Unmanned Systems Technology 027 l Hummingbird XRP l Gimbals l UAVs insight l AUVSI report part 2 l O’Neill Power Systems NorEaster l Kratos Defense ATMA l Performance Monitoring l Kongsberg Maritime Sounder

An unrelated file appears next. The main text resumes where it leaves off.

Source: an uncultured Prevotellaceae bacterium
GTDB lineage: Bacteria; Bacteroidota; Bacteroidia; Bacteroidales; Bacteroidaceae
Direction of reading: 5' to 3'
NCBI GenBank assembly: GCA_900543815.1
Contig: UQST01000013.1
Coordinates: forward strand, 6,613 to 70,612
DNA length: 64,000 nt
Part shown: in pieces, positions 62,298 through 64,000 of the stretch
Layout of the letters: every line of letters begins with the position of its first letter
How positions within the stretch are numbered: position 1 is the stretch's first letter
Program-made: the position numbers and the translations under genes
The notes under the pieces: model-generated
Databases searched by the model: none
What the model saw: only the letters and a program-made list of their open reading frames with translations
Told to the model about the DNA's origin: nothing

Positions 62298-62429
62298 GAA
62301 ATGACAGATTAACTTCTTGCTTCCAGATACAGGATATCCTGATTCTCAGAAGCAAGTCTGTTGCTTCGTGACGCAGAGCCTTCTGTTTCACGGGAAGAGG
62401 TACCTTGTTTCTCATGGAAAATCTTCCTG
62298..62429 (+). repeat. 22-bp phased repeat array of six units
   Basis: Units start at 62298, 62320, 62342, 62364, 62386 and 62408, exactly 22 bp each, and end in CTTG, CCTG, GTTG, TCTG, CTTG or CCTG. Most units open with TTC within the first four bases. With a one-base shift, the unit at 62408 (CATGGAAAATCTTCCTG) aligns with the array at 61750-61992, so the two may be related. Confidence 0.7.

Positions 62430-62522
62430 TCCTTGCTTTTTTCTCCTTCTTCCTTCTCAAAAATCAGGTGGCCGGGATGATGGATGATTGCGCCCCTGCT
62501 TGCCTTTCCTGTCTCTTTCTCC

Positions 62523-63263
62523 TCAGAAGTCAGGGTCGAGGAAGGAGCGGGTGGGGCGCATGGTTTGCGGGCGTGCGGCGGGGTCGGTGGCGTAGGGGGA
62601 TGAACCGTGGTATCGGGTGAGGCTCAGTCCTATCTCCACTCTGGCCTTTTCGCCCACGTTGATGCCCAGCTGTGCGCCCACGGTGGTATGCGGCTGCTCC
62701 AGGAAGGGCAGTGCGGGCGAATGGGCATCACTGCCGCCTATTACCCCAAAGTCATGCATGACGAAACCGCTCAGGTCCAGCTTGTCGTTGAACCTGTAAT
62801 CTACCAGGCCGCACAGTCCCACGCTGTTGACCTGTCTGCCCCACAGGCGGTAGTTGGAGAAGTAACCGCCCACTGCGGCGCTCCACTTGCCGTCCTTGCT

23 aircraft, but Zbikowski turned that on its head in what Colosimo describes as a light bulb moment for him. “If you start out to make aero-servo elasticity work in the design of the vehicle, you might not simply avoid creating problems but could also capitalise on it in ways analogous to what flying creatures do. And it’s not limited to low-speed flight or low-mass aircraft,” he says. Team Tempest The project with which Colosimo is most closely involved these days is Tempest, the future fighter intended to replace the Typhoon when it is retired from RAF service in 2040. The main goals at this stage, he says, are to develop the intellectual property, skills and technologies required for a new generation of combat aircraft. An optionally unmanned version of the aircraft is a possibility. “Getting the command and control right between a manned aircraft, which may be commanding what is a semi-autonomous craft, is extremely important,” he says. “Any decisions involving lethal effects are the preserve of humans, but routing, detecting and avoiding threats, gathering imagery and sending it back for analysis and so on, the machine can do that. “We’re working at the very edge of technology, trying to predict what will be possible in 10, 20, 30 years’ time and how we can plan for that. That’s as difficult – and as exciting – as it gets. Our philosophy is to fail fast, learn and develop.” Since its existence was announced at Farnborough 2018, the outline case for the Tempest programme has been approved by the government, and UK industry, and the RAF has made major strides in developing enabling technologies; discussions with potential international partners are ongoing as well. “We’re hoping for some big announcements and updates soon, so watch this space,” Colosimo says. He regards the qualification and certification of such complex systems as the industry’s greatest challenge, one exacerbated by machine learning exploiting neural networks. This is the ‘black box problem’ in which although engineers can monitor the inputs and outputs of a system, they don’t necessarily understand the process that turns one into the other. Such opaque complexity, he says, could increase the probability of failures such as undesirable emergent behaviours. “At some point in the future we may pass a complexity threshold that current mitigation methods can no longer cope with,” he explains. “We may all need to think more radically about how we design, develop, manufacture, test and deploy unmanned technologies.” Radical thinking is the essence of the job. “I don’t think I will ever get bored,” he says. Unmanned Systems Technology | August/September 2019 Professor Nick Colosimo is technology strategy executive, principal technologist, global engineering fellow at BAE Systems in Warton, Lancashire. His education began at Larches Country Primary School and continued at Ashton-on-Ribble High School in Preston, north-west England. He joined BAE Systems in 1990 as an apprentice, and continued his education part-time at institutions including the Central Lancashire and Manchester Metropolitan universities. Over about 11 years he studied mechanical and production engineering, mechatronics, applied physics and electronics, computing and avionics. In his current role, he looks after technology strategy and planning, which has involved setting up and mobilising a number of strategic technology themes and their associated road maps, including AI and autonomous systems, space, near space and so on. He is also principal technologist responsible for disruptive technologies, which combines his role as a futurist with leadership of technology proof-of-concept demonstrations. As a global engineering fellow he is called upon to address difficult engineering problems and to help promote engineering and company capabilities and values. He has held various positions within BAE Systems, including strategy & planning executive for future capabilities, principal technologist – disruptive technologies (2016-18), and executive manager, advanced systems & innovation (2009-16). Before that he had various engineering and specialist roles. Nick Colosimo